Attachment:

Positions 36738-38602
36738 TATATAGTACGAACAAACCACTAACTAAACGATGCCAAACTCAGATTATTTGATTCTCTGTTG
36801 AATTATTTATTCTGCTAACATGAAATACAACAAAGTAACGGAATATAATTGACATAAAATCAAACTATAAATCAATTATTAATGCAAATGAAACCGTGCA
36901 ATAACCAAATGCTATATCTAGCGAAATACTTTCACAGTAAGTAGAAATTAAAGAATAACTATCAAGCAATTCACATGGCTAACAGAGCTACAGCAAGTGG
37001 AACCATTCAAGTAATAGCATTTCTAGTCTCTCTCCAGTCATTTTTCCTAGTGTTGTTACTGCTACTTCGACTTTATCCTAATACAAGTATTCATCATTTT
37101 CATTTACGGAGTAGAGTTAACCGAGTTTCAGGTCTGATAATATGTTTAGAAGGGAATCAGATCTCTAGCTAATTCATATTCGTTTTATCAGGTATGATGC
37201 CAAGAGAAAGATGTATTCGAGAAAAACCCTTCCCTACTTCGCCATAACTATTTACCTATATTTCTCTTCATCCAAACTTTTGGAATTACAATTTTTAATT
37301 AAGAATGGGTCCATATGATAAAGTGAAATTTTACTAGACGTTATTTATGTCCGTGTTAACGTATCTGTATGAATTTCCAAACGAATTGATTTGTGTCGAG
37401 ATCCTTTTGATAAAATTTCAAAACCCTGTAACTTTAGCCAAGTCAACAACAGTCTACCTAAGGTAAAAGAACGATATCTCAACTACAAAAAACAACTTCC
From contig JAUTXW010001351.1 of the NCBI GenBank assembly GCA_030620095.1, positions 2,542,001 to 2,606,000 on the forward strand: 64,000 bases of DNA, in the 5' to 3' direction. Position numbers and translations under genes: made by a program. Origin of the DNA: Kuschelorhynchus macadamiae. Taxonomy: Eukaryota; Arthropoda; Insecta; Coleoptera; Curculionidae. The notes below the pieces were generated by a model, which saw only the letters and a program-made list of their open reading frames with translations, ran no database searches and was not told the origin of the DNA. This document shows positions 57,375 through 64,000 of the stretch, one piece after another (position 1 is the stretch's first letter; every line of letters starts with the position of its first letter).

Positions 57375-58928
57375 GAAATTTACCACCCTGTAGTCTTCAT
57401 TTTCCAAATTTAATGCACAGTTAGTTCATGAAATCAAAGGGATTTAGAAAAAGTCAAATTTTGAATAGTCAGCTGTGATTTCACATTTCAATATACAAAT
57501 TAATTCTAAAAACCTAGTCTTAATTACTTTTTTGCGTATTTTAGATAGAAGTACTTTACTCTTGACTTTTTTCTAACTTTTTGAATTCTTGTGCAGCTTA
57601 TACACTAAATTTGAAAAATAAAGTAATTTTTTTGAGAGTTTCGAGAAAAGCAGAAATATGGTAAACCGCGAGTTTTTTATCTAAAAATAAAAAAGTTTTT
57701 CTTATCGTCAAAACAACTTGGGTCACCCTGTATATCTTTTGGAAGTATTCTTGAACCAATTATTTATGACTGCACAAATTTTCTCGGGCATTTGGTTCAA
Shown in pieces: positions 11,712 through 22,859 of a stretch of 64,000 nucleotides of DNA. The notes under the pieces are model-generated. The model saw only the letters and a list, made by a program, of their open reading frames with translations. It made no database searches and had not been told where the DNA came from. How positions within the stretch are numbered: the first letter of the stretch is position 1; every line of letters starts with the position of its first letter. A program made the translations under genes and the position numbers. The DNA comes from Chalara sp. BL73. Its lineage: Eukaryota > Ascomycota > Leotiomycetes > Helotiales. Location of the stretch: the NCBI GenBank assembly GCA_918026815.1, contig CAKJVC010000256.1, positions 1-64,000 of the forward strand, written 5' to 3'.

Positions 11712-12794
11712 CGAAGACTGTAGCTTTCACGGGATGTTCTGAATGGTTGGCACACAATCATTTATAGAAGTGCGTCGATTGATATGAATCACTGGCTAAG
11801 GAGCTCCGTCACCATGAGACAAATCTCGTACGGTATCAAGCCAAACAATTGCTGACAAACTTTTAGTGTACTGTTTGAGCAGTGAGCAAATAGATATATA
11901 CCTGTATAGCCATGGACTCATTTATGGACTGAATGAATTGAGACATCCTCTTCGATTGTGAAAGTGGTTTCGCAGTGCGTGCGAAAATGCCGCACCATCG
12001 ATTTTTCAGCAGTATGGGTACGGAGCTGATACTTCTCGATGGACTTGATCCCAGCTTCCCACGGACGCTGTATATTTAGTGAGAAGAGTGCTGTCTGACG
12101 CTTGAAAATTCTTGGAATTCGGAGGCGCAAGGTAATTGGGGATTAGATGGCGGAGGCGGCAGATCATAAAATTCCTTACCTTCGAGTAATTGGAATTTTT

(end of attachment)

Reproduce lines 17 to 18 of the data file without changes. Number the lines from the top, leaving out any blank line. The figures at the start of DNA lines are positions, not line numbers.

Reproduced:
Shown in pieces: positions 11,712 through 22,859 of a stretch of 64,000 nucleotides of DNA. The notes under the pieces are model-generated. The model saw only the letters and a list, made by a program, of their open reading frames with translations. It made no database searches and had not been told where the DNA came from. How positions within the stretch are numbered: the first letter of the stretch is position 1; every line of letters starts with the position of its first letter. A program made the translations under genes and the position numbers. The DNA comes from Chalara sp. BL73. Its lineage: Eukaryota > Ascomycota > Leotiomycetes > Helotiales. Location of the stretch: the NCBI GenBank assembly GCA_918026815.1, contig CAKJVC010000256.1, positions 1-64,000 of the forward strand, written 5' to 3'.

Positions 11712-12794